During the press conference on Tuesday, a reporter asked White House Press Secretary Sarah Sanders about dictators from all around the world using the phrase “fake news.”
Politico’s Matthew Nussbaum asked Sarah Sanders:
“Bashar al-Assad and Rodrigo Duterte recently have used the phrase ‘fake news’ to dismiss damaging reports about their regimes. And a state official in Myanmar recently said that the Muslim minority Rohingya don’t exist and added it’s ‘fake news.’”
“Is the White House concerned at all about authoritarian regimes adopting this phrase ‘fake news’ to try to delegitimize the press. And does President Trump bear any responsibility for the popularization of this phrase among some world leaders?”
But Sanders as always had a perfect response for Nussbaum:
“I think the White House is concerned about false and inaccurate information being pushed out to mislead the American people. I think I made that clear yesterday. In terms of other leaders, I’d have to look at their comments to be more specific on what they’ve said.”
“But our concern is making sure that the information that the people receive in this country is fair and accurate, and when it isn’t, that it’s corrected and corrected in the same fashion in which it was first presented when it was wrong, which is very rarely the case.”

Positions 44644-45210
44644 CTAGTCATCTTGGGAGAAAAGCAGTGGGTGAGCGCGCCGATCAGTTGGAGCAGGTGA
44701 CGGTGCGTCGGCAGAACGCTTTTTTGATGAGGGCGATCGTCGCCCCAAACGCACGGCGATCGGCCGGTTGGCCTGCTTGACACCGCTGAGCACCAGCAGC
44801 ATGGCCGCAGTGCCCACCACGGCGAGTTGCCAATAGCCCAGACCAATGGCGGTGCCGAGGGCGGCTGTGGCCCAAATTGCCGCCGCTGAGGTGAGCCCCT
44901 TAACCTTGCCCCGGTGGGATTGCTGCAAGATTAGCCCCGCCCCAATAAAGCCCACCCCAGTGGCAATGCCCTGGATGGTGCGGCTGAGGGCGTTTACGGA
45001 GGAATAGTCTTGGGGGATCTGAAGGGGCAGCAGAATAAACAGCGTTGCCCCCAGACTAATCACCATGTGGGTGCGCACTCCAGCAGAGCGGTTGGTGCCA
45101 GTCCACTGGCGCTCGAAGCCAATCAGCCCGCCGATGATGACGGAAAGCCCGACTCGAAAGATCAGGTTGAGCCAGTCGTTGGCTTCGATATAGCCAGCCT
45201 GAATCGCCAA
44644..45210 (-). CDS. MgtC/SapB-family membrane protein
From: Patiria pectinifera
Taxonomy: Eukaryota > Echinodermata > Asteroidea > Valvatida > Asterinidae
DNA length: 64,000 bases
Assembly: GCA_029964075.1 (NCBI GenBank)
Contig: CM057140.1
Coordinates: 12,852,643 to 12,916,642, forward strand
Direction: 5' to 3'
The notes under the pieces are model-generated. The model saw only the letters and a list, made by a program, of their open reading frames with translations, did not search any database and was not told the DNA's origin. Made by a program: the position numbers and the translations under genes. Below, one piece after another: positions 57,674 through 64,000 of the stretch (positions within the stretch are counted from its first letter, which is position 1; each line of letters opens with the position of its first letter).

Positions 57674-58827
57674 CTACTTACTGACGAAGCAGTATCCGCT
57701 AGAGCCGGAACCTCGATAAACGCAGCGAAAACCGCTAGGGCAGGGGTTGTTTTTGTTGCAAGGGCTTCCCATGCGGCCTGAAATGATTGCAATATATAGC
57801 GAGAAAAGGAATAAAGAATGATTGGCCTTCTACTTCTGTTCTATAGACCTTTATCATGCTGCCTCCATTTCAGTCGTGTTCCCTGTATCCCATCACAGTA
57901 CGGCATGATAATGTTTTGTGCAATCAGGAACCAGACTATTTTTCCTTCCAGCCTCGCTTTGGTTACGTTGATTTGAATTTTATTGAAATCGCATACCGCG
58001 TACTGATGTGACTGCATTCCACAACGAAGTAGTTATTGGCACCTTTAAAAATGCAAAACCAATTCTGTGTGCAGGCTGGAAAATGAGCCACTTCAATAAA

Nussbaum pushed back, asking, “When you hear autocrats using the term ‘fake news’ to describe events that reflect poorly on their regimes, that doesn’t cause concern here?”
Sanders then repeated that she doesn’t know their specific comments and does not want to comment on unfamiliar things.
“What I can talk about are the problems that we have in this country with inaccuracies that happen frequently within news stories. And so that I feel comfortable speaking about. Without that information and that detail in front of me, I don’t want to weigh in too deeply,” she said.
You can see the exchange in the video at 25:37 minute.
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